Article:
- The Washington Times - Thursday, January 5, 2017

Even after the turmoil of the 2016 presidential bout, political hubbub continues. Consider that Hillary Clinton is now mulling a run for New York City mayor in an election that will take place in just nine months. No, really. She is being urged by “major Democratic donors and leaders” to challenge incumbent Bill de Blasio, says John Gizzi, White House correspondent for Newsmax who cites unnamed sources in local Democratic and media circles and suggests that Mrs. Clinton’s famous “inner circle” is intrigued by the whole idea of Madame Mayor.

“If she ran, she’d win,” one insider told Mr. Gizzi.

Well, who knows? Perhaps former President Bill Clinton will get to serve as a “first gentleman” after all. And if President-elect Donald Trump establishes a Manhattan White House of sorts at Trump Tower, the dynamics could be most interesting. The news media is keen on the notion of “Mayor Clinton”; a dozen major reports addressing the possibilities have appeared in the last 24 hours. It’s not a new idea, however. Convinced she was an ideal candidate, Michael Bloomberg - once Big Apple mayor himself - contacted Mrs. Clinton in 2012 and urged her to enter the race the following year, according to The New York Times. What about residency requirements?

“The Clintons live in the Westchester County hamlet of Chappaqua, but state law requires only that a candidate for mayor be a New York City resident by Election Day, a spokesman for the State Board of Elections said,” The Times notes.

Should she decide to take the plunge this time around, Mrs. Clinton has some serious competition: nine other Democrats are eyeing the plum post, along with Republican billionaire and talk radio host John Catsimatidis, who reportedly plans to reveal his ultimate mayoral plans some time this month.

“I’m a people person. I’m a law-and-order person. I believe our people from the inner city have to be helped. Maybe we should start a new party called the Common Sense Party,” Mr. Catsimatidis recently noted in a radio appearance.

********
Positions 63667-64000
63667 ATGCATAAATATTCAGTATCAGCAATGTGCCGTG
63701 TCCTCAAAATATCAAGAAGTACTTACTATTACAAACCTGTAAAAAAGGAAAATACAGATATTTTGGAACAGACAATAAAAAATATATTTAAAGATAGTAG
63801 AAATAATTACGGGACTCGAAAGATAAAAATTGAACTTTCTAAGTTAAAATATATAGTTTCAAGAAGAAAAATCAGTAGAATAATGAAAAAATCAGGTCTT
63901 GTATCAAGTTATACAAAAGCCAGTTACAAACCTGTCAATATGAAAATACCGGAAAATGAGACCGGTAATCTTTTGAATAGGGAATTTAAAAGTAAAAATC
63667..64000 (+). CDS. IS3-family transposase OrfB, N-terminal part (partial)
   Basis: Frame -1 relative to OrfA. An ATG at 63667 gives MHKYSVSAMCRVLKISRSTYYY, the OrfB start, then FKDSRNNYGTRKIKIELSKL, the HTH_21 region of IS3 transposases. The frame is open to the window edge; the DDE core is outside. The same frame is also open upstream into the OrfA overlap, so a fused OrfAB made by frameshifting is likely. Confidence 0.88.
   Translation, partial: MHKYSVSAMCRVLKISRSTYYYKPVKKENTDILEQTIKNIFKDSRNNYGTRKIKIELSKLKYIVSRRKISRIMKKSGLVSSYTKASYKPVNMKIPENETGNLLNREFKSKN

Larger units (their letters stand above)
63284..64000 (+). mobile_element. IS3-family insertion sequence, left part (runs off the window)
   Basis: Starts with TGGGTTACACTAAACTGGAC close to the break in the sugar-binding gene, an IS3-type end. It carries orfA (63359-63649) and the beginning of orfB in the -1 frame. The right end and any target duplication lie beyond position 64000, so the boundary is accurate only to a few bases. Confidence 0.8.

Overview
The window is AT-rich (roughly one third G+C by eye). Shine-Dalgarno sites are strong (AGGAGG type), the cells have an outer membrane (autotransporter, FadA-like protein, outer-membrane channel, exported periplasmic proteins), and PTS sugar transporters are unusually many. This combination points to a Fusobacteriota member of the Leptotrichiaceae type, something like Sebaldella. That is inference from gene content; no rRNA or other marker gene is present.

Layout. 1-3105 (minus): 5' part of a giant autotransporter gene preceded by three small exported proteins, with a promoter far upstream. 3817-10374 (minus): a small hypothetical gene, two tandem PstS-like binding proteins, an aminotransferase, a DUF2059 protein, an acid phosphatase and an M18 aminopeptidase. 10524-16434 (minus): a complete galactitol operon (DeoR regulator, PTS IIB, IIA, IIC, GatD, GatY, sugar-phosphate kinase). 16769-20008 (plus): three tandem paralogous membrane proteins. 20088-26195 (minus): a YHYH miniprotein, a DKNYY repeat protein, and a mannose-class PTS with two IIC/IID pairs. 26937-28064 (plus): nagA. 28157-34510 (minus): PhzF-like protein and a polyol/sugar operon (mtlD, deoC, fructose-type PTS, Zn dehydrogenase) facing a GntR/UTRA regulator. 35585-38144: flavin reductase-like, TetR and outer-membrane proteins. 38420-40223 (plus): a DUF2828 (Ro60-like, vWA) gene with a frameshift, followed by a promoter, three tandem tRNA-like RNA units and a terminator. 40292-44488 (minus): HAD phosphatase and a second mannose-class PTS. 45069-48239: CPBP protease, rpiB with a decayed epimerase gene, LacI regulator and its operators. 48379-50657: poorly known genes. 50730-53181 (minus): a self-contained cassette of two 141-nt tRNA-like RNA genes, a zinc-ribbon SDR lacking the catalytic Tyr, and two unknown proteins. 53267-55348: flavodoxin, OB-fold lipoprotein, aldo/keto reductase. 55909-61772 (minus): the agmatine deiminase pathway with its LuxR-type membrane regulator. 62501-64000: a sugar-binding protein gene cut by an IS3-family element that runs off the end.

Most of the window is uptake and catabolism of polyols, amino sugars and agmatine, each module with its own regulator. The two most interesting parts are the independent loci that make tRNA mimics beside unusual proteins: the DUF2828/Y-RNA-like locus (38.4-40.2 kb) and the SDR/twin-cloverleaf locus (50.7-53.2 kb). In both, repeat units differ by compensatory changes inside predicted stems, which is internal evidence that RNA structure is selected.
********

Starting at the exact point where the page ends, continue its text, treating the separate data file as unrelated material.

Some may miss all the intricate fuss of the 2016 election with its heartland push and fierce intent. Why, it was a year ago today that Libertarian Gary Johnson declared his candidacy for the White House, even as Republican candidates marched toward their sixth debate in South Carolina. Mike Huckabee, Sen. Rand Paul and Rick Santorum were still in the race. For those who still pine for such political distraction, there are seven elections to watch this year, say National Journal analysts Zach Cohen, Ally Mutnick and Karyn Bruggerman — including off-year bouts for governor in Virginia and New Jersey. There are also five special House elections in Georgia, Montana, Kansas and South Carolina to replace lawmakers nominated to serve in the incoming Trump administration, and in California, where another has opted to serve as a statehouse appointee.

Then it’s on to the Democratic National Committee chairmanship. Leading contenders include Rep. Keith Ellison of Minnesota — who has the support of Sens. Bernard Sanders, Elizabeth Warren and Chuck Schumer — and Labor Secretary Thomas Perez, a favorite of President Obama. State party chairs Jaime Harrison of South Carolina and Ray Buckley of New Hampshire are also running, along with Sally Boynton Brown, executive director of the Idaho Democratic Party and president of the Association of State Democratic Executive Directors.